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GRAMOPHONE (12 /2013)
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Reviewer: David Vickers

Luks moves from the ‘Czech Bach’ to the Leipzig one

Having made several excellent recordings of sacred music for the Dresden Hofkapelle by Zelenka, it is only natural that the Czech ensemble Collegium 1704 and Václav Luks turn their attention to Bach’s Mass in B minor – the first half of which was presented by Bach to the Elector of Saxony in 1733. Luks provides an engaging essay on artistic choices when tackling the work; he misrepresents some small but fundamental tenets of the ‘one-voice-perpart’ theories but nonetheless balances tradition and newer thinking by adopting the principle of concertists (ie those who sing the solos and also perform in all choruses) working alongside a group of ripienists (who contribute only to the choruses). Therefore, rather than Parrott’s choir of just 10, Luks fields a vocal group of 21 (six of whom perform solos, although it also turns out that many choral passages just feature the ‘concertists’).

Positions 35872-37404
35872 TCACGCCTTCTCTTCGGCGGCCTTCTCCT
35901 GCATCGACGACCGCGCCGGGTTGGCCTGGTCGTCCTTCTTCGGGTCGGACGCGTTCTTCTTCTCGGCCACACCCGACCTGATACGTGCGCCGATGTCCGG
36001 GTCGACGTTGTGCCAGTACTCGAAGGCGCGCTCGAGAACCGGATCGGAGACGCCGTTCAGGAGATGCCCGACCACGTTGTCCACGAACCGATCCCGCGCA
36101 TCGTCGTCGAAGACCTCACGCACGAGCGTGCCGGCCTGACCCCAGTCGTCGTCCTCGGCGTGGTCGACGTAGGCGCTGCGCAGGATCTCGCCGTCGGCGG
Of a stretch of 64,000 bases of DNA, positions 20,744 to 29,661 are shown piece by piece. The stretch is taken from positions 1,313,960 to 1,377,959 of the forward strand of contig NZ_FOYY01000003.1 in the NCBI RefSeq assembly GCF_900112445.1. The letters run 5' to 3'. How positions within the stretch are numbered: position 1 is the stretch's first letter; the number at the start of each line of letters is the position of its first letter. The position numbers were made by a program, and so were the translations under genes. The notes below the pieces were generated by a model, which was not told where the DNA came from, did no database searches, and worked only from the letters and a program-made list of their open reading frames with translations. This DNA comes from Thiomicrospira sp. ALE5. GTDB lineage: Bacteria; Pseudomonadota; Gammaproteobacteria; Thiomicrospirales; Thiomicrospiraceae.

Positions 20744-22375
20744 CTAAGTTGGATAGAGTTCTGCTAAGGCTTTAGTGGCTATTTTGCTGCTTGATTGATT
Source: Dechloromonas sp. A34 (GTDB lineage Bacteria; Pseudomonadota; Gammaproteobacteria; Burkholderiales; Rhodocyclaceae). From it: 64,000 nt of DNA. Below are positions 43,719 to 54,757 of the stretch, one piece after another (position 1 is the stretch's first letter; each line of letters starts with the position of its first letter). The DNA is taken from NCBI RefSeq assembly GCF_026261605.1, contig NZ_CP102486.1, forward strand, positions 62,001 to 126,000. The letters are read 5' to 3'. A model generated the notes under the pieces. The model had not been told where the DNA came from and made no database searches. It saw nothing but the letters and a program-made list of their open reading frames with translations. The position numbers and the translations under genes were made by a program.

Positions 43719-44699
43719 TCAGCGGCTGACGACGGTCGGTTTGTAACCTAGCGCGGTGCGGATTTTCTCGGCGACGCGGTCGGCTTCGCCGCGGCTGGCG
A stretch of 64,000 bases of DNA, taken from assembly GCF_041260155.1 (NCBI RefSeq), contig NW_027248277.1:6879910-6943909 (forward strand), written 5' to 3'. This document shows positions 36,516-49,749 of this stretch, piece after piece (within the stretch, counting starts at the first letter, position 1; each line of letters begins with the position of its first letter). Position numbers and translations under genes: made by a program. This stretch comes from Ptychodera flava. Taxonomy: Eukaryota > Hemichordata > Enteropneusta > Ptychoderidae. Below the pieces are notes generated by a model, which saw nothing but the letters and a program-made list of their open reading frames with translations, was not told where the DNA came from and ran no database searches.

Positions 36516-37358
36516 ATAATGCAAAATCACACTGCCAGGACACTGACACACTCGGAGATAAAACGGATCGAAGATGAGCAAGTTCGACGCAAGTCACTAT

Whether listeners care about performance practice ideologies or not, there is no mistaking Collegium 1704’s qualities: the superb choir sing with judicious weight and solemnity in the opening chords of the Kyrie, after which warmly sensual oboes and bassoons make lovely contributions to the long orchestral ritornello; once the choir re-enter, small instrumental details are sensitively enunciated. Sopranos Hana Blažíková and Sophie Harmsen combine neatly in ‘Christe eleison’, although the smooth orchestral accompaniment seems more earnest than life-affirming. There’s plenty of sparkle and vigour in the trumpet-laden opening of the Gloria and, upon reaching ‘Et in terra pax’, the oboes convey a more lilting pastoral mood than one usually hears. Helena Zemanová’s intelligent violin obbligato in the ‘Laudamus te’ perhaps seems studied rather than spontaneous, whereas there’s a looser conversational flexibility from Marián Krejčik and horn player Erwin Wieringa in the ‘Quoniam’. There is perfect balance between throbbing basso continuo line, punctuating flutes and expressive choral declamation in the ‘Crucifixus’, and the Sanctus is interpreted as a quick jig. Overall, this is yet another highly accomplished Mass in B minor rather than an essential new perspective – but there’s nothing wrong with that.

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